August, 2009With giving budgets down for many corporations and fewer community involvement (CI) staff on the payroll, corporate charitable giving departments are busier than ever. The good news for many charities is that the corporations surveyed by LBG Research Institute show no decrease in their commitment to supporting their communities.
According to the report, "Making the Most of What We Have: Corporate Giving in the New Economy," corporations and their foundations are showing their support for their communities by marshalling other, non-cash resources. More than 84% of corporations surveyed say they are encouraging more employee volunteerism to offset a decline in cash giving. More than 48% have increased the number of volunteer events this year. And almost 45% report increased participation rates in their employee volunteer programs.
Besides giving their employees' time, some companies are stepping up product and in-kind donations. Fifteen percent report they are increasing their in-kind donations (such as meeting space, office equipment, etc.). And 12% are increasing their product donations (products they manufacture, such as pharmaceuticals, apparel, etc.).Not Just Check Writing Anymore
Almost half the corporations in the survey report that they are emphasizing partnerships with nonprofits over straight cash donations. Half are also paying more attention to measurability and nonprofit accountability. "It's not just check writing anymore," says Donna Devaul, executive director of LBG Research Institute. "Corporations want measurable results and are actively seeking nonprofit partners that can produce win-win, impactful programs." In fact, one-third of the survey respondents say they are actively seeking new nonprofit partners to better match strategic goals.
|Top Issues Encountered by CI Professionals in 2009||% Encountered the Issue|
|Increase in grant requests from charitable organizations||72.3%|
|Increased attention to measurability and nonprofit accountability||50.8%|
|More emphasis on partnerships with nonprofits instead of straight cash donations||46.2%|
|Reassessment of grant-making criteria to better match community needs||40.0%|
|Decrease in total number of grants made||35.4%|
|Eliminating partnerships or relationships with some nonprofits||33.8%|
|Actively seeking new nonprofit partners to better match strategic goals||32.3%|
|More stringent criteria for eligible nonprofits||29.2%|
This current study is a follow-up a survey last fall in which LBG asked respondents to predict their giving budgets declines. At the time, 42% of corporations and 37% of corporate foundations surveyed predicted their charitable giving budgets would decrease in 2009. Now, halfway through 2009, 52% of corporations and 47% of corporate foundations are reporting actual declines. Those 10 percentage points have led the Institute to revise its overall corporate giving predictions. "When you look at the size of predicted budget increases and decreases across the sample, the percentage decrease will probably be in the range of 7% to 9%, instead of 3% to 5% we projected last fall," says Devaul. "That is not good news, but it is still less than the 12.1% drop in 2001 reported by Giving USA 2002."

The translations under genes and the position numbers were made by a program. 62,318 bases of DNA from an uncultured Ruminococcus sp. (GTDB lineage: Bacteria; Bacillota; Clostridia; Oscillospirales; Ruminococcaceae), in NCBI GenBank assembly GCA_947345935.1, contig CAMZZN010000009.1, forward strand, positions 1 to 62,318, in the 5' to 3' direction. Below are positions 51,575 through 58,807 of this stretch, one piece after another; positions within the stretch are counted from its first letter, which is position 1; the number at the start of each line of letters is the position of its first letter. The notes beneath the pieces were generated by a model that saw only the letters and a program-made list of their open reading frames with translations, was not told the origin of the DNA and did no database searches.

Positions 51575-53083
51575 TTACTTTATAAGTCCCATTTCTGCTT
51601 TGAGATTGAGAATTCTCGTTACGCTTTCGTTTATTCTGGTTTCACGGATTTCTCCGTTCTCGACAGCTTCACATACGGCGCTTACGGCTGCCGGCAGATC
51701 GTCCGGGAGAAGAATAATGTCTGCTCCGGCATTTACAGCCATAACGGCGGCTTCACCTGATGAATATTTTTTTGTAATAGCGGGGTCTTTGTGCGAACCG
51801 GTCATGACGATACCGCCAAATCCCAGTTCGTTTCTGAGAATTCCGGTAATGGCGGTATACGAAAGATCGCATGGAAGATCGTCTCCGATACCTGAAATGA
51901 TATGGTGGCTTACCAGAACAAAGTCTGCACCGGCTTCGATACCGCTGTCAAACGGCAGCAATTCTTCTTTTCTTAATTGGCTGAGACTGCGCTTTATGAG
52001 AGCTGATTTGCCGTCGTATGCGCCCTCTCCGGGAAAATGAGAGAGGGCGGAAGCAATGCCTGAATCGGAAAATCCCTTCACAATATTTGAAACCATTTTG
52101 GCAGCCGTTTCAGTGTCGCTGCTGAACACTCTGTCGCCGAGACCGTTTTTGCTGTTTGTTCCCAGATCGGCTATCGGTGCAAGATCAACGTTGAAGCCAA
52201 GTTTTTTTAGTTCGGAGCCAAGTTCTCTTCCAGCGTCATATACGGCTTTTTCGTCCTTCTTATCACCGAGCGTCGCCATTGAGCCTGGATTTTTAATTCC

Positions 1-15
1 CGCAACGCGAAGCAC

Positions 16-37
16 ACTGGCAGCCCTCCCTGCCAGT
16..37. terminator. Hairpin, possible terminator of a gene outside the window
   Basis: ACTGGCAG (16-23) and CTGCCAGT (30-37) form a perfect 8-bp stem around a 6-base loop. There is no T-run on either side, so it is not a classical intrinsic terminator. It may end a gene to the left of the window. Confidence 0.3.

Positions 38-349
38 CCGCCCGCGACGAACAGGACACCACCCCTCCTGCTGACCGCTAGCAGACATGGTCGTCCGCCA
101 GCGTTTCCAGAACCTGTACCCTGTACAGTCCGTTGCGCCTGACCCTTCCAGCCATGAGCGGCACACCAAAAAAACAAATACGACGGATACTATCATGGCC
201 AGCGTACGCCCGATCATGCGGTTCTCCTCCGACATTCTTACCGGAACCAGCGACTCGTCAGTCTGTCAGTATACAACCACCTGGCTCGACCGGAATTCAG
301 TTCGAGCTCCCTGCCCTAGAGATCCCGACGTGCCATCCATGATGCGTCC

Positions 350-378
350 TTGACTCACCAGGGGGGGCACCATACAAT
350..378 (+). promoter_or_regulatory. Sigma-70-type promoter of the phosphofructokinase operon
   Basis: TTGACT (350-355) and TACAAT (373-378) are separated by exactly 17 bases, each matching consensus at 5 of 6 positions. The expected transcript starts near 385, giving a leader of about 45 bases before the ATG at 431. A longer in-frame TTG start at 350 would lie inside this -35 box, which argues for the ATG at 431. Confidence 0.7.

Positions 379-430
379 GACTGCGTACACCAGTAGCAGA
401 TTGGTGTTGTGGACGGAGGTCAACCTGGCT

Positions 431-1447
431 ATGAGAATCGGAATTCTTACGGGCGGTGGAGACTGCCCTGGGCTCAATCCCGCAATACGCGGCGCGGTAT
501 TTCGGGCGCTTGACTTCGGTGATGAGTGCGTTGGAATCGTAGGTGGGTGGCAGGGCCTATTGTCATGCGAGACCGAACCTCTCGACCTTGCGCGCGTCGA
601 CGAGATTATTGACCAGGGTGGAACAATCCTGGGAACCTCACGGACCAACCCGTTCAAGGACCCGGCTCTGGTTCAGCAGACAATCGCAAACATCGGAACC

The pain of these declines is being felt by many companies and nonprofits, but Dr. Linda Gornitsky, founder and board president of the Institute, sees a silver lining. "Corporate philanthropy is entering a new age. All the budget cutting and re-evaluation that has been going on will, in the long run, make corporations more strategic and deliberate in their giving. This is certainly good -- and, the economy has provided the impetus for change."
The complete report, "Making the Most of What We Have: Corporate Giving in the New Economy," is available for $19.95 on the LBG website at www.lbgresearch.org/8.php, or by calling 203-240-5766. The report includes a wealth of data on amount of budget increases and decreases, giving trends and the challenges facing corporate community involvement staffs.
Members of the press may receive a complimentary copy by calling 203-240-5766 or emailing the Institute at email@example.com.
The survey was conducted in July and August 2009 via email to LBG Research Institute's proprietary database of corporate giving, community involvement, and foundation professionals. More than 70 major U.S. corporations and 30 private foundations participated.
About LBG Research Institute
LBG Research Institute is the only nonprofit organization solely devoted to conducting research in the area of community investment. Our research and events are supported by Fortune 500 companies who have discovered that membership in the Institute has given them a trusted partner in their community involvement programs. That's why our motto is "Empowering Companies to Better Communities."
Find more information at: www.lbgresearch.org